By Turner Walston
On the volleyball court, you can sense it building. Get a clean pass and a good set, and with the ball in the air, you can almost feel a big kill coming. As one player bumps the ball from the back line to the front, the machine is in motion. Players trace the arc of the ball with their eyes and position themselves to execute the kill. It may be libero Sheila Doyle or Mariah Evans on the back line with the initial touch.
The set often comes from near the net, moving laterally in front as two players launch themselves into the air. Maybe it's Abigail Curry finding a teammate. And then the kill itself, as a swinging hitter slams the ball across the net and toward the floor. Hayley McCorkle, Taylor Treacy, Julia Scoles, Taylor Fricano or Beth Nordhorn up front, or Taylor Leath from the back.
That building suspense toward the kill? The Tar Heel fans in attendance at Carmichael Arena can sense it, too. With a set point on the line, they chant with each touch on the Carolina side of the net. 'U-N-C,' a letter per touch. Ideally, the 'C' is the kill that wins the set. Sometimes, the chant happens three or four times before a deciding hit. Such was the case Saturday night in the Tar Heels' second round NCAA Tournament match against Coastal Carolina.
The visiting Chanticleers came in to Carmichael and immediately took control of the match, leading the first set nearly wire to wire before holding on to win, 25-23. “I think as a team we decided to lay everything out on the court, play as hard as we can, and make sure that if this was our last game that we wouldn’t have any regrets," said Coastal's Leah Hardeman. "I think that we put everything out on the court."
It was the first time since the Tar Heels hosted Duke that they'd dropped the first set of a match. "We faced a really strong team in the first set, and we just had to stay patient and let our game come around," Tar Heel head coach Joe Sagula said.
The Chanticleers carried their first-set momentum into the second, jumping out to a 6-1 lead and leaving the Tar Heel fans searching for answers. Sagula, who doesn't often use his timeouts, spent one then.
"It looked like it was going to carry over, and I needed to do something to settle [us] down," the 27th-year head coach said. "I told them we needed to focus on our passing. Their server did a good job and took them on a run, and just to get back in our lanes and concentrate on that more. Once we settled down there, our setting took off. Julia (Scoles) got back there and took us on a run, and that changed it around. I didn’t want the game to get out of hand. I usually don’t call a lot of timeouts early, so that was uncharacteristic of me, but I think it was important tonight to stay focused.”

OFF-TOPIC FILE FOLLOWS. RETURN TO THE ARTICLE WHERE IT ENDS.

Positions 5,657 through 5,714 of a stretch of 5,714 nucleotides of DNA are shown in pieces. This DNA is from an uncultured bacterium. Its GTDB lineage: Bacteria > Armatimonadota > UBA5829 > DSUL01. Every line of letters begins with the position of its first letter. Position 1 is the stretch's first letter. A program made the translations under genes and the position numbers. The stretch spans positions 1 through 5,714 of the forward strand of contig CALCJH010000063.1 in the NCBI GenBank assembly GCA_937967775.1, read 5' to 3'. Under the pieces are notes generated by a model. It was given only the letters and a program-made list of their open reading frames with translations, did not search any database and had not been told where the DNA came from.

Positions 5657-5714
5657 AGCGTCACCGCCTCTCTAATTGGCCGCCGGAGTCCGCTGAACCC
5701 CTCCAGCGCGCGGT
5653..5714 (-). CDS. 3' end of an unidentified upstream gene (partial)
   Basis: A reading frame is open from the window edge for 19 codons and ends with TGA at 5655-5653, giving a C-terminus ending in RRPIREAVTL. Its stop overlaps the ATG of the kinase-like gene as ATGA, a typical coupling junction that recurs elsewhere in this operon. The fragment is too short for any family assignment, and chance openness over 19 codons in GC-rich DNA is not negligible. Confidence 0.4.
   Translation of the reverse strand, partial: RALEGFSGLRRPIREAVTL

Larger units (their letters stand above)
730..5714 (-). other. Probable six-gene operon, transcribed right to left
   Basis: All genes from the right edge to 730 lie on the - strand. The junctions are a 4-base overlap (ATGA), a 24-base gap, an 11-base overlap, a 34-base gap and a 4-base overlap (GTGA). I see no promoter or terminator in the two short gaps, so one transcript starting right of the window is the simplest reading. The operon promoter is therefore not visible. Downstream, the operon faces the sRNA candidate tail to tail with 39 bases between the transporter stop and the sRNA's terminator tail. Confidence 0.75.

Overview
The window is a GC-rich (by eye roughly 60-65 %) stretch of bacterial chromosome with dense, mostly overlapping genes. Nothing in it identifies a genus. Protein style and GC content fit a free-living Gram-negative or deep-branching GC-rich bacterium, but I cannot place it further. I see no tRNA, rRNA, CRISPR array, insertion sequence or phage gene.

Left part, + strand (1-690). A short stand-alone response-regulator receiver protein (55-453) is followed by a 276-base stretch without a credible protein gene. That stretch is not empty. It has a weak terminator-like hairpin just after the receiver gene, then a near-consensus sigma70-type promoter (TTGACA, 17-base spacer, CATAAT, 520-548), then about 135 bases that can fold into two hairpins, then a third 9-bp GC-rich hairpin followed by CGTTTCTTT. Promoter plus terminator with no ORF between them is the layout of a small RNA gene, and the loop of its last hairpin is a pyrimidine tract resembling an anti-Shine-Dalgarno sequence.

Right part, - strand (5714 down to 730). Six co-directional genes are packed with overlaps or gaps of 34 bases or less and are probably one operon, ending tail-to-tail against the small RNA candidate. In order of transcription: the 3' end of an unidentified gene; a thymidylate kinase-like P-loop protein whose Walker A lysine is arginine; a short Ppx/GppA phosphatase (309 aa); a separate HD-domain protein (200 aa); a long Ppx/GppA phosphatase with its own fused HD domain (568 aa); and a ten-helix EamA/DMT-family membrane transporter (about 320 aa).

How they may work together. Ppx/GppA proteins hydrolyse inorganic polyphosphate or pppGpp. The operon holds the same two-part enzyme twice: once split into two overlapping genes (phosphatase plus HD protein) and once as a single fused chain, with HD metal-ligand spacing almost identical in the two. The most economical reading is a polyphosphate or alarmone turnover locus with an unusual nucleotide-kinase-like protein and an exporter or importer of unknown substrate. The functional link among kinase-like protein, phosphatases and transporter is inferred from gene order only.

With Scoles serving, the Tar Heels won the game's next three points. Coastal maintained a one or two-point lead until McCorkle earned a kill to tie the score at 14. Carolina finally took the lead on a Leath kill to make it 18-17. The home team would not relinquish that lead and took the set on a blast from freshman hitter Taylor Borup.
After the intermission, the Tar Heels asserted themselves as the team that had earned the tournament's seventh overall seed, building and maintaining leads to take the next two sets and the match. Coastal Carolina was a game opponent; Hardeman had 25 kills on the night, and each point was competitive. They made the Tar Heels earn it.
With the Tar Heels up 24-17 in the fourth set, the Chants wouldn't give in. A long rally meant that five times, the Carolina fans chanted 'U-N-C,' before Coastal's Natasa Savovic hit the ball into the net, sealing the set for the Heels. Each time the ball was on their side of the net, the patient Tar Heels set up each other for an effective attack.
"It all starts with the pass," McCorkle, who was brilliant at the net. "It really does. Once you get a good pass, you as a hitter can feel the rhythm, and the setter can feel you as you’re taking your approach. It really does allow us to build momentum going through the sets, once you know we have each other’s backs. It’s a wheel that’s turning, and I think that’s how we create the momentum to go into the next sets."
The Tar Heels kept the ball rolling in the fourth and final set, taking a 25-16 win and a Sweet Sixteen bid. Carolina now advances to the Sweet Sixteen for just the third time in school history, but the second in three years. The Tar Heels have now won ten straight matches and 21 of their last 22. They now travel to Minneapolis, home of the Minnesota Golden Gophers. Should both teams win on Friday, the Tar Heels and Golden Gophers would meet on Saturday in the Elite Eight. The two teams faced off three months ago, with Minnesota taking a 3-1 win. That was a long time ago, and Sagula feels that his team is continuing to build to playing their best volleyball.
"I think one of our goals was to play well, and to build momentum from this match going into the next match. We mentioned playing clean: reducing errors, getting a nice pass on first contact. Once we do that, we’re going to be a great team, because we have so many weapons. If we’re all on and passing well, we’re going to be a tough opponent. I feel excited, and think this team has gained confidence knowing we got challenged tonight. This was a good lesson for us and something we’ll take forward.”